What Does Liquidity Refer to in a Life Insurance Policy? Hidden Treasure in Your Policy

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Learn what liquidity means in a life insurance policy, how different types of policies offer different levels of liquidity, and how you can access the cash value or death benefit of your policy/PHOTO COURTESY: Facebook

When you buy a life insurance policy, you are not only protecting your loved ones from financial hardship in case of your death, but you are also creating an asset that can have liquidity.

Liquidity refers to how easily you can convert an asset into cash without losing its value.

Cash is the most liquid asset, while other assets, such as real estate, art, or collectibles, are less liquid and may take longer or cost more to sell.

Liquidity is an important factor to consider when choosing a life insurance policy, as it can affect your financial flexibility, tax implications, and estate planning.

In this article, we will explain what liquidity means in a life insurance policy, and how different types of policies offer different levels of liquidity.

And how you can access the liquidity in your policy.

What Does Liquidity Refer to in a Life Insurance Policy?

Liquidity in a life insurance policy refers to the availability and accessibility of the cash value or death benefit of the policy.

The cash value is the amount of money that accumulates in a permanent life insurance policy, such as whole life or universal life, over time.

The death benefit is the amount of money that the policy pays to the beneficiary upon the death of the insured.

The cash value and the death benefit are two different sources of liquidity in a life insurance policy.

The cash value is available to the policy owner during their lifetime.

While the death benefit is available to the beneficiary after the death of the insured.

The cash value and the death benefit may also have different tax treatments, depending on how they are accessed.

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What Types of Life Insurance Policies Offer Liquidity?

Not all types of life insurance policies offer the same level of liquidity.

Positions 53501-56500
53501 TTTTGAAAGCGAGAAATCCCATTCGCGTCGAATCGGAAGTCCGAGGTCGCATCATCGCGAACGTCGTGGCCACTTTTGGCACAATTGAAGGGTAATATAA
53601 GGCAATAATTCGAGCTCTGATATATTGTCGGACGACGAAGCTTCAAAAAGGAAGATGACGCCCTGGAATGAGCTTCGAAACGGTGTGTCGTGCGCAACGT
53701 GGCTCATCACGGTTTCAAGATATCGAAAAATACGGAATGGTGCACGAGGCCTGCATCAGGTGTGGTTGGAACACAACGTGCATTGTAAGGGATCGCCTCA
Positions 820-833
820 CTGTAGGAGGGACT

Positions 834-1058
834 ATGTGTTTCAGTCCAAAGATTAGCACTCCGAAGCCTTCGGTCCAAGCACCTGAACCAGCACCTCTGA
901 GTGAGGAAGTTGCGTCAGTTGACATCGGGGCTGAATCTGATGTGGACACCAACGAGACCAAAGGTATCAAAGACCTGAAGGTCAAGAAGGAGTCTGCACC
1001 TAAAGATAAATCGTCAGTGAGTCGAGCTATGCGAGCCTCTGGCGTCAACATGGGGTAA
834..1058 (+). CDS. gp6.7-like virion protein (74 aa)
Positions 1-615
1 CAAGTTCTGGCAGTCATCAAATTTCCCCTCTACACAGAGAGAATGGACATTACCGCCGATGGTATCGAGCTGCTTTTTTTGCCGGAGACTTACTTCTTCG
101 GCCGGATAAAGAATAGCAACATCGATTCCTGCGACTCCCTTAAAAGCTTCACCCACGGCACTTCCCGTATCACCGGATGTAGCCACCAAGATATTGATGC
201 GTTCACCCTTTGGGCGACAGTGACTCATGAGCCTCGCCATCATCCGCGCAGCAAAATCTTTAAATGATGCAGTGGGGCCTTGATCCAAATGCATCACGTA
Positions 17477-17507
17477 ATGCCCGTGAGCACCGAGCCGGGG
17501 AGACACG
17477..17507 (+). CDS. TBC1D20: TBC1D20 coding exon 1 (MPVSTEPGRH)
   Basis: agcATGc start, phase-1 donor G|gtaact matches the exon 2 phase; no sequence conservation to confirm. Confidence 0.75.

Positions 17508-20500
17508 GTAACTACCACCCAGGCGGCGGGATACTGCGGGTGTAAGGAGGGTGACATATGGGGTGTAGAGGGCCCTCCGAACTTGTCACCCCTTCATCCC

Generally, permanent life insurance policies, such as whole life or universal life, offer more liquidity than term life insurance policies, which only provide a death benefit for a specified period.

Permanent life insurance policies have a cash value component that grows over time, usually at a guaranteed rate.

The cash value can be accessed by the policy owner through withdrawals, loans, or surrendering the policy.

However, accessing the cash value may reduce the death benefit, incur fees or charges, or trigger taxes.

Term life insurance policies do not have a cash value component and only pay a death benefit if the insured dies within the term of the policy.

Which can range from one to 30 years.

Term life insurance policies do not offer any liquidity during the insured’s lifetime unless they have a rider that allows them to access a portion of the death benefit in case of a terminal illness or a chronic condition.

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How Can You Access the Liquidity in a Life Insurance Policy?

There are different ways to access the liquidity in a life insurance policy, depending on whether you are the policy owner or the beneficiary, and whether you are accessing the cash value or the death benefit.

If you are the policy owner and you want to access the cash value in your permanent life insurance policy, you have three main options:

Withdrawals:

You can withdraw a portion of the cash value from your policy, up to the amount of premiums you have paid.

Withdrawals are usually tax-free, but they may reduce the death benefit and the cash value of the policy.

Loans

You can borrow money from your policy, using the cash value as collateral. Loans are not taxable.

However, they accrue interest and reduce the death benefit and the cash value of the policy.

You do not have to repay the loan, but if you do, you can restore the death benefit and the cash value of the policy.

Surrender

You can cancel your policy and receive the cash value, minus any fees or charges.

Surrendering your policy is taxable to the extent that the cash value exceeds the premiums you have paid.

You also lose the death benefit and the coverage of the policy.

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How Beneficiaries Benefit From Life Insurance Liquidity

Liquidity is not only important for the policy owner but also for the beneficiary.

The death benefit of a life insurance policy provides liquidity to the beneficiary, who can use the money to pay for various expenses, such as:

  1. Funeral costs
  2. Estate taxes
  3. Debts
  4. Mortgage
  5. Education
  6. Living expenses
  7. Investments

The liquidity of the death benefit can help the beneficiary cope with the financial impact of losing a loved one, and also achieve their financial goals.

The beneficiary can choose how to receive the death benefit, depending on their needs and preferences.

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